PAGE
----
5-star nest boxes for peregrine falcons

If you look up at the skies around the Edmonton cement plant during the spring and summer months, you may be treated to a peregrine falcon flyby – but don’t blink or you will miss the fastest animal on earth. 

Peregrines, endangered at the time in Northern America, first took up summer residence at the Edmonton cement plant in 1992. Since then, they have become a yearly visitor, with the site staff becoming their proud guardians. A species that has historically favoured rocky cliffs to set up home, the Peregrine falcon has learned to adapt to increasing urban expansion and can nest in some of the most unlikely places. 

The Edmonton cement plant was one of these, when a slightly misguided pair decided to make their home inside a duct of one of the buildings! Far from optimal for either the birds or the employees, the plant got in touch with the Fish & Wildlife agency for assistance. This was the start of a long and fruitful relationship focused on Peregrine conservation. 

Edmonton recognised the value of accommodating an endangered species on site and, with the help of Fish & Wildlife, set up nest boxes in areas with less human interference and minimal potential impacts on production. However, persuading the birds that these boxes really were 5-star accommodations, and that randomly laying eggs around the plant was not a good idea, took a bit of effort!

Ultimately, the nest boxes proved successful and the birds continued to arrive each spring to successfully nest, raising on average 3-4 young annually. Not only do they successfully breed, but they also help the wider population by fostering and fledging additional chicks displaced from other nest sites in the wider vicinity.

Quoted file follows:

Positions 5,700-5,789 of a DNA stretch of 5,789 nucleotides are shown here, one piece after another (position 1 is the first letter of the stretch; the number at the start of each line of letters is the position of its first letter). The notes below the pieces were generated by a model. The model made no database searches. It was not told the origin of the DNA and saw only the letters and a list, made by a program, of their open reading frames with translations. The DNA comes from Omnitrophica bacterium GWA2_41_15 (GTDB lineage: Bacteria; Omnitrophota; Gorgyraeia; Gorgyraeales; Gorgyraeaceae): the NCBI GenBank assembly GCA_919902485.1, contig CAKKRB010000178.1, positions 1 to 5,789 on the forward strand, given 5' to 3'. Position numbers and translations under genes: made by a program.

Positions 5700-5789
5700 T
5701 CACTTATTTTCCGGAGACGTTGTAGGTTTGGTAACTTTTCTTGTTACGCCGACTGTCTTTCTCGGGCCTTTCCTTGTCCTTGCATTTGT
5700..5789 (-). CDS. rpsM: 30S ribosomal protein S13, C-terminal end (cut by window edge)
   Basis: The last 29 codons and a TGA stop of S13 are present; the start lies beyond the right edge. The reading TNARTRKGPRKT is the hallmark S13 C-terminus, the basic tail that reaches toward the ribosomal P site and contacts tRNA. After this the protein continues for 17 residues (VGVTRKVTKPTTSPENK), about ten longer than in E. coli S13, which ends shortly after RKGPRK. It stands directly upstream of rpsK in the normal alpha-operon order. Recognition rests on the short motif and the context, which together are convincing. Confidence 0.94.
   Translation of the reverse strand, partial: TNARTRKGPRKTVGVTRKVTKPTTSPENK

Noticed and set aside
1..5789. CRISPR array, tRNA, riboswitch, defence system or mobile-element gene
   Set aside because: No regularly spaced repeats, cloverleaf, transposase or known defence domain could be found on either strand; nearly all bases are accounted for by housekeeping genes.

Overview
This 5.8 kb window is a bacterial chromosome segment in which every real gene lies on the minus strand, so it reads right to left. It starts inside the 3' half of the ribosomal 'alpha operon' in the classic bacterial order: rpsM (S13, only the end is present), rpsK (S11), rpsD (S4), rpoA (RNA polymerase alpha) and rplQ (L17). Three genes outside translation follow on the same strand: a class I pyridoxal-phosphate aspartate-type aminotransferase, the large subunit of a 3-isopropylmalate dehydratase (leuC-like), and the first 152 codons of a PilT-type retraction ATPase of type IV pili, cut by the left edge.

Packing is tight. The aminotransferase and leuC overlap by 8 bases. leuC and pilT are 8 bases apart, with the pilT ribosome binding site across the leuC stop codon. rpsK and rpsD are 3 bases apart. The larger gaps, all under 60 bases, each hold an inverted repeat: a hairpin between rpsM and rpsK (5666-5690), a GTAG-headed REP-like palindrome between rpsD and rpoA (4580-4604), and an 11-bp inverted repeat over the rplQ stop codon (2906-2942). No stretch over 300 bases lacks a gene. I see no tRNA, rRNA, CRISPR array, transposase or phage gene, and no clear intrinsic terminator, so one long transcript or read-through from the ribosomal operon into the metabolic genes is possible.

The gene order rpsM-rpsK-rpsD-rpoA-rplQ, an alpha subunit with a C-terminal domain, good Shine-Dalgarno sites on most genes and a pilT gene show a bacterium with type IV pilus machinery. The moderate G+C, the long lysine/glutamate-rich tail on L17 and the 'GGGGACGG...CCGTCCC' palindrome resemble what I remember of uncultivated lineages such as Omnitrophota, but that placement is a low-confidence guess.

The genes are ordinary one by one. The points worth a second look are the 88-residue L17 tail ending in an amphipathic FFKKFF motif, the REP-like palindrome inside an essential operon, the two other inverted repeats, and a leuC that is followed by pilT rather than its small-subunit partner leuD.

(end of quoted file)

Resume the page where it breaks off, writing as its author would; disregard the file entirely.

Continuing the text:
“In past years, our adult falcons have successfully raised as many as 7 young on our site, 3 hatched on-site and 4 adopted from more challenging sites in the city,” said Brent Korobanik, Environment Manager at Edmonton.

More than 120 young peregrine falcons have been raised at the Edmonton plant.

Each year staff eagerly await the arrival of these powerful birds, and their return is met with optimism and pride. An event is held in the summer to health-check the chicks and fit them with an identification band. Employees and their families are invited to join, giving young and old alike the opportunity for a close-up encounter with the magical peregrine falcon. 

“Banding day brings a great deal of optimism and pride to the plant every year, when we first get to introduce the fledglings to employees and visitors and to watch their eyes grow with interest and respect when they see the nestling falcons up close,” continued Brent Korobanik.

The plant’s efforts as part of the wider Alberta species recovery program have really paid off: the peregrine falcon was reclassified from ‘endangered’ to ‘threatened’ in Canada; just recently, its status has been further upgraded to ‘recovered’.

“When we think about nature and our industry, quarries usually spring to mind. But this success story proves that, no matter what the location, opportunities to support biodiversity exist everywhere,” said Brent Korobanik.  

“Since the peregrines first started nesting at the plant, Lehigh Hanson has helped to raise more than 120 young peregrine falcons, contributing to a great species recovery success story,” Brent Korobanik added. “However, one of the greatest senses of achievement came two years ago, when one of our fledglings was identified returning to a nest site north of the plant and successfully raised young in the wild (she was spotted again last year at the same site in the wild),” said Brent Korobanik.

As the peregrine isn’t subject to COVID-19 travel restrictions, they have now left the plant and flown south for the winter. The departure of the birds to their beach vacations in south and central America does not go unnoticed at the plant, and there is an interesting shift in the behaviour of other birds. Ravens quickly return and pigeons take to flight far more often, while new winged predators extend their ranges to include the cement plant. With the coming and going of the peregrine falcon, the impact a top predator can have on an ecosystem can be observed firsthand at the cement plant. Although a small-scale example, it highlights the key role these species play for biodiversity and ecosystem health.